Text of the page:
Look ma, it’s a post!
We’ve been pretty quiet this year, in part because we’ve just been very busy, but also because we haven’t really been all that inspired by anything – since Pains of Being Pure at Heart, that is. We have, however, just been to 3 of the most disparate festivals we possibly could have attended, all of which were good and bad for incredibly different reasons, and I thought it might be nice to provide some vague assessment of the pros and cons of the lot.
The Breeders-curated All Tomorrow’s Parties was our fourth visit to that festival so we knew what to expect – that is to say, wonderful indie-snobbery, comfortable tiny chalets, overpriced alcohol and bar staff who apologise for the red wine not being chilled, and lots of interesting-sounding bands we’ve never heard of on at unsociable hours of the morning. This year the lineup was particularly tasty – The Breeders, Throwing Muses, Teenage Fanclub, Bon Iver, Kimya Dawson, Deerhunter, Times New Viking, Shellac…all of whom failed to disappoint. Less exciting were Wire and Gang of Four (The Ledge disagrees about Gang of Four) – two bands we love but who I found uninspiring live. We’ve always enjoyed more of the obscure bands at ATP than we’ve disliked and this year was no different with brilliant sets coming from Whispertown 2000, The Frogs, Dianogah and Melt Banana.
The best thing about ATP and the thing which will keep us going back in future is, in fact, these gems of discovery as well as the ability to check out bands we’ve heard about, maybe know one song but whose albums we’d probably never buy – Melt Banana being a perfect example – and getting to experience their unusual and entertaining live sets. It also helps that it’s possible to get a decent night’s sleep without worrying about someone torching your tent….
In July we went to T in the Park for what was my fourth year and The Ledge’s second. Sadly, it didn’t remotely live up to previous years due to a poor lineup and a rather threatening atmosphere in the campsite. I’ve been shouting about how great T is for a while now, mainly because of the variety and number of bands on and the friendliness of the people we’ve encountered while there. Sadly, this year both were lacking. Although Nick Cave put on an amazing show and we really enjoyed The Twilight Sad, Elbow, Foals, James, Pet Shop Boys and Squeeze in particular (and, I’m embarrassed to admit, I found myself dancing to Blur as well…), it felt a bit like a nostalgia-fest. Gone was the wonderful Pet Sounds stage and all its indie variety and nothing replaced it – unless you count the tiny Futures stage which had very little to offer beyond Broken Records (clashed with something), Danananananaacroyd (or something like that), and The Twilight Sad. Back at the campsite for the first year I felt unsafe. We had our tent knocked down, we were kept up by people – who didn’t even have camping tickets – walking around shouting about what they could steal from empty tents and someone tried to steal a light from our tent – while we were inside the tent using it! It wasn’t nice and I doubt any of us will be going back again.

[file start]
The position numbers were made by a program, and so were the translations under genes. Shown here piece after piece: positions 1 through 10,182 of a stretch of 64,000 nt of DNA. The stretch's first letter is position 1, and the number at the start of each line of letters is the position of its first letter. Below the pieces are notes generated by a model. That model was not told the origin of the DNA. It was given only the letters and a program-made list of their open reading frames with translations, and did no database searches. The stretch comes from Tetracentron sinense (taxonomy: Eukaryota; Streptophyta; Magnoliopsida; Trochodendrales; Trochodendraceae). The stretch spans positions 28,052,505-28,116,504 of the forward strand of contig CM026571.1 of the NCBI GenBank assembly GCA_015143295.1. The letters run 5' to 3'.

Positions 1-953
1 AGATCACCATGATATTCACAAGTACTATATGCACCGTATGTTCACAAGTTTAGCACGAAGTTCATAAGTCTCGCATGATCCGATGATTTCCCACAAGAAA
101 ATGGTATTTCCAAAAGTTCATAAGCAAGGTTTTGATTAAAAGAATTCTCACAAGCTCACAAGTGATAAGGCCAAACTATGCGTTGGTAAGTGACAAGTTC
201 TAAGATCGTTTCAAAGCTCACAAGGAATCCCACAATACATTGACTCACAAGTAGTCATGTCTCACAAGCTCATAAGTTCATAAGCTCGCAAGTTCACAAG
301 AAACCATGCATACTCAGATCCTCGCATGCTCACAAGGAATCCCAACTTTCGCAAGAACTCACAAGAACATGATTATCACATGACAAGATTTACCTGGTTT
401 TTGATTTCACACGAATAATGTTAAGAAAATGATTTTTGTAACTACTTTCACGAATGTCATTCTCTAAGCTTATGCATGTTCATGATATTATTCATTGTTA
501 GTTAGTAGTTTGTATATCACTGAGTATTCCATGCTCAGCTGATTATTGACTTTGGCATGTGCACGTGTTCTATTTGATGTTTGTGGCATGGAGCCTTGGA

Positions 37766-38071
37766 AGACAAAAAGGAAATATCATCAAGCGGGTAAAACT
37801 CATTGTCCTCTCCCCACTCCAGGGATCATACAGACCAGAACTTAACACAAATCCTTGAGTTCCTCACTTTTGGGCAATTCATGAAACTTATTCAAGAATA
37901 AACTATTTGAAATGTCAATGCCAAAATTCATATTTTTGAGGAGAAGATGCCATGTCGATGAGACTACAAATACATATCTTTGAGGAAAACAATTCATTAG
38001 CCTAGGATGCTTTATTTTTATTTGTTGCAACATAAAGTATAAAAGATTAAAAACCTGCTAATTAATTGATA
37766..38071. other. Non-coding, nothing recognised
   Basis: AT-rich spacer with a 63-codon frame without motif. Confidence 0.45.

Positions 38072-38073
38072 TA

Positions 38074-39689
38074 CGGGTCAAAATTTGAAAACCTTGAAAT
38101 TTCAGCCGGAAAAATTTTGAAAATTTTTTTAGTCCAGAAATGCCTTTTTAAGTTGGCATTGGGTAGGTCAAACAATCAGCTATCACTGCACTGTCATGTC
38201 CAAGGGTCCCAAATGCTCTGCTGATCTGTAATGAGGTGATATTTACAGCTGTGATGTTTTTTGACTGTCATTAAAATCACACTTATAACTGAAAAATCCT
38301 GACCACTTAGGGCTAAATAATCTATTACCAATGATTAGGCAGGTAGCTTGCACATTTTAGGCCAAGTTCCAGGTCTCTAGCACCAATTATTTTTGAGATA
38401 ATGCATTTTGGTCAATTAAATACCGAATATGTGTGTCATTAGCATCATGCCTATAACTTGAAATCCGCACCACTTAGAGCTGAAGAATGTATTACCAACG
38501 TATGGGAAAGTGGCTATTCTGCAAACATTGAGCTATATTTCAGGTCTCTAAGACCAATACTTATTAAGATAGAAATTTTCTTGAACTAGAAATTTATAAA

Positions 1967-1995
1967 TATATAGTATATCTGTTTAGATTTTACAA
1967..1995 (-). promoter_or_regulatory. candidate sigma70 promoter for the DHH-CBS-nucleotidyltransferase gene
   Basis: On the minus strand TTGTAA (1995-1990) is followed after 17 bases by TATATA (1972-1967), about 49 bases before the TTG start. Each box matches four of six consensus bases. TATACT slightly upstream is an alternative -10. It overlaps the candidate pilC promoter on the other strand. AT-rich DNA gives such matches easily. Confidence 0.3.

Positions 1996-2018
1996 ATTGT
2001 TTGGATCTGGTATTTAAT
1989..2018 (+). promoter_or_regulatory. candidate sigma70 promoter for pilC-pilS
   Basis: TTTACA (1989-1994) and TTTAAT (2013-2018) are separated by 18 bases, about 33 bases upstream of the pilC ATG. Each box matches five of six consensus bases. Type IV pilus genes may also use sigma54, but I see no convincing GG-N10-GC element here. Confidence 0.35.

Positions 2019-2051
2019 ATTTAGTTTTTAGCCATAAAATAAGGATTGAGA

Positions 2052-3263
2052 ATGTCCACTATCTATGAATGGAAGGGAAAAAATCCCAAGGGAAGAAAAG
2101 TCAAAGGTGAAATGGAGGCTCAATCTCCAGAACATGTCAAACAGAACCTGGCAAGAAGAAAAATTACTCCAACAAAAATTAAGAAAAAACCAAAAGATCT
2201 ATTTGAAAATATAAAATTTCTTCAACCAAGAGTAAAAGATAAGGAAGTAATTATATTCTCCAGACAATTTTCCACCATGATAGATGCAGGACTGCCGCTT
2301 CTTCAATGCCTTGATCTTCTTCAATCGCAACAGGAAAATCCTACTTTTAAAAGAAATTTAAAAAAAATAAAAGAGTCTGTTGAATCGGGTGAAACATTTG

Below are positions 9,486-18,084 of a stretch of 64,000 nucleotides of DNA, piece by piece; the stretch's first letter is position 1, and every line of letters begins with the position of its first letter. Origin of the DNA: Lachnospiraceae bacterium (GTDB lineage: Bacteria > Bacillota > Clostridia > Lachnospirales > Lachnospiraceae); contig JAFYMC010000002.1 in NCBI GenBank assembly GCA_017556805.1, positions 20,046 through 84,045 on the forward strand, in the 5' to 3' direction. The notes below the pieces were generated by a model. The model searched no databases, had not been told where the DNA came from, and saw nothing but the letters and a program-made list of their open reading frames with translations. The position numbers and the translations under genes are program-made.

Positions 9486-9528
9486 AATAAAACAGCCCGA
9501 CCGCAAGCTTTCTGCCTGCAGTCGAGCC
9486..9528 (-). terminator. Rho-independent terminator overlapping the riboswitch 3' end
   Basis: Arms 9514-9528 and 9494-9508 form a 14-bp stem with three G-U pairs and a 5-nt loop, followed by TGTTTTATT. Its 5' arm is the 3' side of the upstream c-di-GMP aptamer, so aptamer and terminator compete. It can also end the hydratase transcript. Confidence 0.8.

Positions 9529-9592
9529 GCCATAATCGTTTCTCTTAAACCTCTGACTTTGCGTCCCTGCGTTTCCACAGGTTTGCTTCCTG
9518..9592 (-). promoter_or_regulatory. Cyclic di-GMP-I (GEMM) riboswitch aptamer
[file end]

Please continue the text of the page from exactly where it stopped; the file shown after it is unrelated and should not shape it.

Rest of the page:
Finally, we found ourselves drawn to the End of the Road lineup (and the low cost) and we weren’t disappointed. Although I could have done without the extortionate prices on site (and what’s wrong with just selling chips or jacket potatoes? I don’t need an authentic Goan fish curry that costs £8 while I’m running between stages) and I can do without parents who think bringing 6 year old kids to the barrier for the headline act is a good idea and that the people behind them should just know not to push, overall it was a friendly, well-organised, incredibly clean festival which produced a fair few amazingly intimate performances on secret stages and in smelly tipis. The Hold Steady were good as ever, Neko Case was note-perfect, and has a clear career path into comedy should she ever decide to go that way, Fleet Foxes handled the heckling well, The Leisure Society completely charmed me and I didn’t realise how much I’d missed Hefner til we saw Darren Hayman. Plus, we got to be extras in a scene for a film about a fake band called Swipe.
Maybe it’s a sign of age (or extreme indie snobbery) that I’m growing increasingly frustrated with and bored by the big festivals in favour of the comfort, civility and ecclecticism of the smaller boutique festivals, but this year the little guys really outdid themselves both line-up wise and in sheer enjoyment.